In 1612, the English schoolmaster John Brinsley wrote in his Ludus Literarius:
[mark] with little lines under them, or above them, or against such parts of the word wherein the difficulty lies, or by some pricks, or whatsoever letter or mark may best help to call the knowledge of the thing to remembrance … To do this, to the end that they may oftentimes read over these, or examine and meditate of them more seriously, until that they be as perfect in them, as in any of the rest of their books. [quoted from William Sherman, Used Books, pp. 3-4]
For many people today, I’m sure that Brinsley’s advice almost sounds heretical. Marking in books–let alone doodling in the margins, dog-earring pages, or jotting down notes around the printed text–is a travesty. We want our books clean, crisp, uniformly black and white, and without any evidence of other readers. I know I struggled with this for a long time, and even today, I feel a twitch of frustration when I see someone else’s markings in a used book I purchased.
However, this ideal notion of the book as a perfectly uniform object, I believe, has negatively effected our reading habits. Books as untarnished and ‘pure’ objects is a notion that has created a mental block in our minds. Since textual engagement is not encouraged (in order to preserve the sanctity of the book)–at least not in any systematic or institutional way–we grow accustom to going to books for knowledge, entertainment, etc., and very little else. The act of reading is segregated not just to the cerebral, but even more narrowly to those parts of our brain that receive information and those that register pleasure. And what follows, I would surmise (though with very little evidence on hand), is what we have witnessed in terms of literacy and reading comprehension rates over the past few decades.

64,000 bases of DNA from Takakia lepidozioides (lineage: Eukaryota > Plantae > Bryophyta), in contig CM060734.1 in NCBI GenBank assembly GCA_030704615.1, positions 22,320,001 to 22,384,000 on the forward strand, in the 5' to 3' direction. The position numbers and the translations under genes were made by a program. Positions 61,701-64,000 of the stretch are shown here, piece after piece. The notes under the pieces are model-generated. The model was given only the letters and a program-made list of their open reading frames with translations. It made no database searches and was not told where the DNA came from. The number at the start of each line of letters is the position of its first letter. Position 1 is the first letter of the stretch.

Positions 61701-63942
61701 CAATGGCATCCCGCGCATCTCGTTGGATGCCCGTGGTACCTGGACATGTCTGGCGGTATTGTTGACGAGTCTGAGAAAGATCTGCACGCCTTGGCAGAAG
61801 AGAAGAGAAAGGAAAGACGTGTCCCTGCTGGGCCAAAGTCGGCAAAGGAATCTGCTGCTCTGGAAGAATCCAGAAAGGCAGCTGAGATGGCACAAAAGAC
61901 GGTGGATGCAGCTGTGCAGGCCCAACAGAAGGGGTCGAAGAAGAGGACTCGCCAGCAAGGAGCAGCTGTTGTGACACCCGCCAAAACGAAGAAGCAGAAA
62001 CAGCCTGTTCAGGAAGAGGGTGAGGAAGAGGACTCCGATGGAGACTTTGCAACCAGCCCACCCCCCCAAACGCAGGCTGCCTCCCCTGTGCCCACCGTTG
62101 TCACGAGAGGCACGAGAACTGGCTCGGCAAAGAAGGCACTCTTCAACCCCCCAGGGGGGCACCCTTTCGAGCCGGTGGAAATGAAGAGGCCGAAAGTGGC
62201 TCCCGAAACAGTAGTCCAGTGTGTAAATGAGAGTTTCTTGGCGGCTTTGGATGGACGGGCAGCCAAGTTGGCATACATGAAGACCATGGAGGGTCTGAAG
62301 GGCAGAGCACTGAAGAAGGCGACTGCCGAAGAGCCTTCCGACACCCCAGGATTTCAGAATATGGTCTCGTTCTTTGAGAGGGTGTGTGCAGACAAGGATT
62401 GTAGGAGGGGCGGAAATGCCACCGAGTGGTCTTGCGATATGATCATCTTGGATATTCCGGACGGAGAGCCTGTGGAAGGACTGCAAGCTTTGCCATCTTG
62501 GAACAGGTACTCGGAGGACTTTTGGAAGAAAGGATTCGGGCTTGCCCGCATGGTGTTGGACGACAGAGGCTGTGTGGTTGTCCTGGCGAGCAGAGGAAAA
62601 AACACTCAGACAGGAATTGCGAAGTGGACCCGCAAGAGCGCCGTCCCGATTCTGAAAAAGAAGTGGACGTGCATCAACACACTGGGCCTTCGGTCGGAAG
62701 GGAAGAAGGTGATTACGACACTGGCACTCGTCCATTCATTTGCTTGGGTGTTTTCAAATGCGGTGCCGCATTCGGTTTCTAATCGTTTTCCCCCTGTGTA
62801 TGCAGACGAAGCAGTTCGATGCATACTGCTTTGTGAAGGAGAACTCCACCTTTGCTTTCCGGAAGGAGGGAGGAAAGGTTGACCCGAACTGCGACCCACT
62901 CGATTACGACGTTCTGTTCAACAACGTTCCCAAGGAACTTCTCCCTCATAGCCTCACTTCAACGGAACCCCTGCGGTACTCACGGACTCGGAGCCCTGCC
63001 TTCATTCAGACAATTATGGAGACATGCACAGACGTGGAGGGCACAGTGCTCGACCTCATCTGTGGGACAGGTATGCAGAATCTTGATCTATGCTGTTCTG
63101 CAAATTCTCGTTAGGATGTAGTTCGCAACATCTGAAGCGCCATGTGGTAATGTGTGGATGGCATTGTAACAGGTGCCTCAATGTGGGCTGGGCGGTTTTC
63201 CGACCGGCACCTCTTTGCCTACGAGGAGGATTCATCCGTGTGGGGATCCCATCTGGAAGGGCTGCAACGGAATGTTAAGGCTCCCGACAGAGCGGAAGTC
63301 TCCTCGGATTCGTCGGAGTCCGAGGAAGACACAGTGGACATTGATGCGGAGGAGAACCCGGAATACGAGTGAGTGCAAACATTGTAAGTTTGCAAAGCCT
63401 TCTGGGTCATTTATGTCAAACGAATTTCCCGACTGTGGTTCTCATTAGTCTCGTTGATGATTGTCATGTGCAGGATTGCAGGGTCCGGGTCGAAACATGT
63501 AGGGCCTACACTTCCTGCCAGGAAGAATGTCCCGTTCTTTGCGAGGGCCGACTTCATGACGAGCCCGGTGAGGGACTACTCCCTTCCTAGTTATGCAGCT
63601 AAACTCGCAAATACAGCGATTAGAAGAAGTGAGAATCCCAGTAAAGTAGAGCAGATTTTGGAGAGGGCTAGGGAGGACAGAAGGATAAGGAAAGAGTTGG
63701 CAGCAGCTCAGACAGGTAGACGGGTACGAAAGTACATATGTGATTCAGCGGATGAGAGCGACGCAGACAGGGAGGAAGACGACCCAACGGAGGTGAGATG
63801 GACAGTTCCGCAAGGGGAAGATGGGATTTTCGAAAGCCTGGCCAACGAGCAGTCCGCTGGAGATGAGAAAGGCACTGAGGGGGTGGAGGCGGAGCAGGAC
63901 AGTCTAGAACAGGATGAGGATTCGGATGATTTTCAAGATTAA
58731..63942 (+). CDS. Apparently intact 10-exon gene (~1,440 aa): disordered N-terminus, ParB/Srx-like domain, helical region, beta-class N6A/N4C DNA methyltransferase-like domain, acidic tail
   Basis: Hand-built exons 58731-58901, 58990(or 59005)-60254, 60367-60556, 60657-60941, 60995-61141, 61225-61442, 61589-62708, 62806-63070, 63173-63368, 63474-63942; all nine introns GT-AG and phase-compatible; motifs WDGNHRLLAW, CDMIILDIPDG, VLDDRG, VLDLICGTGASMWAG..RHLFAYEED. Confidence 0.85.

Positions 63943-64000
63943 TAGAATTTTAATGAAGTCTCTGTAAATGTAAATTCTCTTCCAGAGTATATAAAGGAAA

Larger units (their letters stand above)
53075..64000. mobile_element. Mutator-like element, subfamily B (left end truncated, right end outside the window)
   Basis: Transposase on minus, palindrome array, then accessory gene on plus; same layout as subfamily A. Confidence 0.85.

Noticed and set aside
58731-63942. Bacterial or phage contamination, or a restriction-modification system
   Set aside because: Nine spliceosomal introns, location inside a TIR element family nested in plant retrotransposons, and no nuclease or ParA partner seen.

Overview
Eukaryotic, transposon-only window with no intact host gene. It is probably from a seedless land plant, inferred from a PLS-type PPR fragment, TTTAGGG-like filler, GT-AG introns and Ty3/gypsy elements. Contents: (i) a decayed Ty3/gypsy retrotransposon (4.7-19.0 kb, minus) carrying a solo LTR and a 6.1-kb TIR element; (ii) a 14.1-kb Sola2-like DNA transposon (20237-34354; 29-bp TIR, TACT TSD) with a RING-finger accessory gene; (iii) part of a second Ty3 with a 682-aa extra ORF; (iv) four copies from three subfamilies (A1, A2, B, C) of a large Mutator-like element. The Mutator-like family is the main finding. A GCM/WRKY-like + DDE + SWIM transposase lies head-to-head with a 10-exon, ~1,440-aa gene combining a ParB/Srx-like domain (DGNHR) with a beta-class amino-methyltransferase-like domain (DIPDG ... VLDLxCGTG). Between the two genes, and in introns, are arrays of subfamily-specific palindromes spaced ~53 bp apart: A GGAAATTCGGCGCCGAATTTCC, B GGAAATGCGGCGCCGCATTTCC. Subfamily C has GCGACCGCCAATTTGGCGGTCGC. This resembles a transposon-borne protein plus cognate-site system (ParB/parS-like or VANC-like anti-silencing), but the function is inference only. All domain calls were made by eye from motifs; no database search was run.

Early modern readers, on the other hand, treated books as practical items. Books were not merely conveyors of knowledge, information, entertainment, art, etc. They were tangible objects that should be engaged with in a palpable way. Early modern readers repeated (in writing) what was said in books. They argued with their books, sometimes to the point of violence (scratching out portions of text). Others created their own margin notes, with references to other works. Readers would write their signatures in random pages (often more than once in a single book), seemingly to practice their penmanship or to state ownership at various points in the text. Hand-written prayers, critical commentary, snarky remarks, arrows, a pointing finger, circles, illustrations, and doodling–all were typical marginalia in the early modern book.
One of the major reasons for encouraging these reading practices was, as Brinsley says, “to call the knowledge of the thing to remembrance.” It also created a relationship between reader and book that went beyond merely accessing information or enjoying a good story. Furthermore, it demonstrates an approach and understanding of the reading act–that of internalizing, slowly assessing, reading and rereading, and interacting with the text–that is often either discouraged or overlooked today.
While there were certainly fewer people that could read in the early modern Western world than there is today, those that could read seemed to have done it with much more flavor, gusto, and enjoyment than we do.